2. Camille Bacon-Smith (I hope I got that right I can’t find the book again right now) – Eye of the Daemon. Another more mystery oriented book, mostly because the main characters (one half daemon and two daemons) run a detective agency. Throw in crosses and double crosses, multiple dimensions and the possible end of the world and you have a very interesting story.

3. Terry Pratchett – The Discworld books. For everyone one of these that sends a character on a quest there are at least three that don’t and deal with the every day drama of living in a very strange world.

I found many more examples but the pattern was quite apparent. The big names in epic fantasy do seem to focus on the hero’s journey and I think that is because it is what most of us expect from a fantasy. However there are a lot of sub-genres of fantasy and there are a lot of different stories that can be told. The same is probably true of any genre.

Permalink 1 Comment

Stuck in the Middle

January 2, 2010 at 10:12 am (Character, Planning, Structure, Thoughts on Writing) (, , , , , , , )

When I first tried writing any extended piece of work I would always jump right into the project and furiously write out a killer opening scene.  I would usually write about four chapters worth of story and then SLAM.  I would hit the wall so hard I would not be bouncing back from it and finishing the project any time soon.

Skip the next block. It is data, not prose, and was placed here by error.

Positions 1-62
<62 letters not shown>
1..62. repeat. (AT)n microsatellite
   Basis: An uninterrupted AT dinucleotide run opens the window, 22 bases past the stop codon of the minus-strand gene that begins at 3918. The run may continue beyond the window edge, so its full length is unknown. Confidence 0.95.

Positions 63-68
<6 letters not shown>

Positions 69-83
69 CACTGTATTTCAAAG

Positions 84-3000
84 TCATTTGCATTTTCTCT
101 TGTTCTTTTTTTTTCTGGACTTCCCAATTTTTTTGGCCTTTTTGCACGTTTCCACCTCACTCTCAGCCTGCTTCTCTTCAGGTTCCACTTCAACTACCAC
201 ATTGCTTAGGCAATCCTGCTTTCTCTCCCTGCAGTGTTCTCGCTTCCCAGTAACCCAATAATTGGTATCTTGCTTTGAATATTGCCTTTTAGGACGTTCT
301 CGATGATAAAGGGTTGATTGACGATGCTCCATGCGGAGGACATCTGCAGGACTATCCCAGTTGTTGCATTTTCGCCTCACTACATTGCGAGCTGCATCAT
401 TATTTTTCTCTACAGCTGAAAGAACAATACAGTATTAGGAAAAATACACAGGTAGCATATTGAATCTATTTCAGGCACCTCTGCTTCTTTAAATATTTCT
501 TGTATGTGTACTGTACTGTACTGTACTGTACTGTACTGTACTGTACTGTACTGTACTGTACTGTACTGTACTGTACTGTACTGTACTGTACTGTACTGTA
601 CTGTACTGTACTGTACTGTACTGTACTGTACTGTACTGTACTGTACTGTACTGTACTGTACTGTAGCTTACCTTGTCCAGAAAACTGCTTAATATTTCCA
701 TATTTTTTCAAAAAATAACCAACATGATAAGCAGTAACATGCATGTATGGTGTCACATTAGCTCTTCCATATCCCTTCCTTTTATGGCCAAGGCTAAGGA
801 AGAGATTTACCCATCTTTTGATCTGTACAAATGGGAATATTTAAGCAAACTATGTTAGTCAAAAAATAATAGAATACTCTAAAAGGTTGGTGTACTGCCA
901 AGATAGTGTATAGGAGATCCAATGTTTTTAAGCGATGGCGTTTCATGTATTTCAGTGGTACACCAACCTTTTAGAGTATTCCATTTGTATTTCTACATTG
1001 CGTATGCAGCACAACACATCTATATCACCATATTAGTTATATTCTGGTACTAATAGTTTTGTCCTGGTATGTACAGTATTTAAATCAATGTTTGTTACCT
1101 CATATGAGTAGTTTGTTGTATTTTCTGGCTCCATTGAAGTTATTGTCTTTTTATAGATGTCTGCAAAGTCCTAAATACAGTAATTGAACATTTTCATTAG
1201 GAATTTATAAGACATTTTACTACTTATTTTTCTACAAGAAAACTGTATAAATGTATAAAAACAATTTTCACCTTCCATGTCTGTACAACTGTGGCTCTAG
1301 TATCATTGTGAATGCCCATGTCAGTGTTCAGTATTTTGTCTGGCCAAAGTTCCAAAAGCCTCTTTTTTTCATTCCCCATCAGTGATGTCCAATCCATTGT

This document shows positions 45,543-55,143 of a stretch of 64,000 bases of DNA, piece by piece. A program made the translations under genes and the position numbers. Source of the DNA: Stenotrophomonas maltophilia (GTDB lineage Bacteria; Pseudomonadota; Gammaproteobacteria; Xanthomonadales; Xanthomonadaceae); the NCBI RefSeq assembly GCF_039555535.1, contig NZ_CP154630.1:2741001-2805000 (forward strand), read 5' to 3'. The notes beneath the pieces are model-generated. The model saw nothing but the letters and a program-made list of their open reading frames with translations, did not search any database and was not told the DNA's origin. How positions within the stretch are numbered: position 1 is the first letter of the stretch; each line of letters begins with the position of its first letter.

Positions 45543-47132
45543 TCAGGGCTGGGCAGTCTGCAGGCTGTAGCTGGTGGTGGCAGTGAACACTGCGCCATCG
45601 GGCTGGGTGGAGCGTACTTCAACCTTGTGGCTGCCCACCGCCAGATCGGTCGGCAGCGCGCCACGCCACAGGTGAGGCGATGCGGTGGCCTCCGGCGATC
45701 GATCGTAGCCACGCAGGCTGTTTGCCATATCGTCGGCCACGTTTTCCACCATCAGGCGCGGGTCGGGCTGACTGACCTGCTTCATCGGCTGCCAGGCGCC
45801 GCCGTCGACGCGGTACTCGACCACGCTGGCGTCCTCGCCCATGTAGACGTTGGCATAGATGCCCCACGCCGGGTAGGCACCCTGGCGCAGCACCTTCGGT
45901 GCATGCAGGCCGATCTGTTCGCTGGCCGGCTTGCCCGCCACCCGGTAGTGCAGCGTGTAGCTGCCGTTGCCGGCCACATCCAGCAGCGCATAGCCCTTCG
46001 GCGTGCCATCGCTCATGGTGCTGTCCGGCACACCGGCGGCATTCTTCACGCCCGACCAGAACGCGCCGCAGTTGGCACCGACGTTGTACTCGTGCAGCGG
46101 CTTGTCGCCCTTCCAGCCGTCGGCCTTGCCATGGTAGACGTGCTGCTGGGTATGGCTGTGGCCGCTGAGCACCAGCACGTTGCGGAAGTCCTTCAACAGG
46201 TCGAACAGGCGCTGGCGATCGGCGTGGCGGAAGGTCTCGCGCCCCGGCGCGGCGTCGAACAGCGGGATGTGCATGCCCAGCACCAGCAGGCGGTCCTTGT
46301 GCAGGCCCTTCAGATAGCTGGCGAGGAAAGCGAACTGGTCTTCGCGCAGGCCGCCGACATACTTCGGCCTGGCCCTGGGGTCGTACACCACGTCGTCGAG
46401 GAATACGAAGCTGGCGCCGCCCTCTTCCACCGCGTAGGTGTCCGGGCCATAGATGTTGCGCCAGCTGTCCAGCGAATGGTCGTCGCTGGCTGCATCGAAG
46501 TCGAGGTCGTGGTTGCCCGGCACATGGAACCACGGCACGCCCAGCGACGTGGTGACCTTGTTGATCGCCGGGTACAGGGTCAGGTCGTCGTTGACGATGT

It is a good thing I never delete stuff from my computer because I still have all of those openings and some of them are pretty good (in need of a desperate edit but the ideas were interesting enough).

The point is, I couldn’t write the middle of a story.  I knew where it began and I could usually have written the ending – I actually have the ending written of a couple of them – but I had nothing for the middle of the story.  It was a complete blank.  Why?

  1. Lack of planning (I am all for ignoring my outline and just writing what I feel but if I don’t write an outline in the first place I am setting myself up to hit this wall).
  2. Having no depth to my minor characters
  3. Not really understanding basic story structure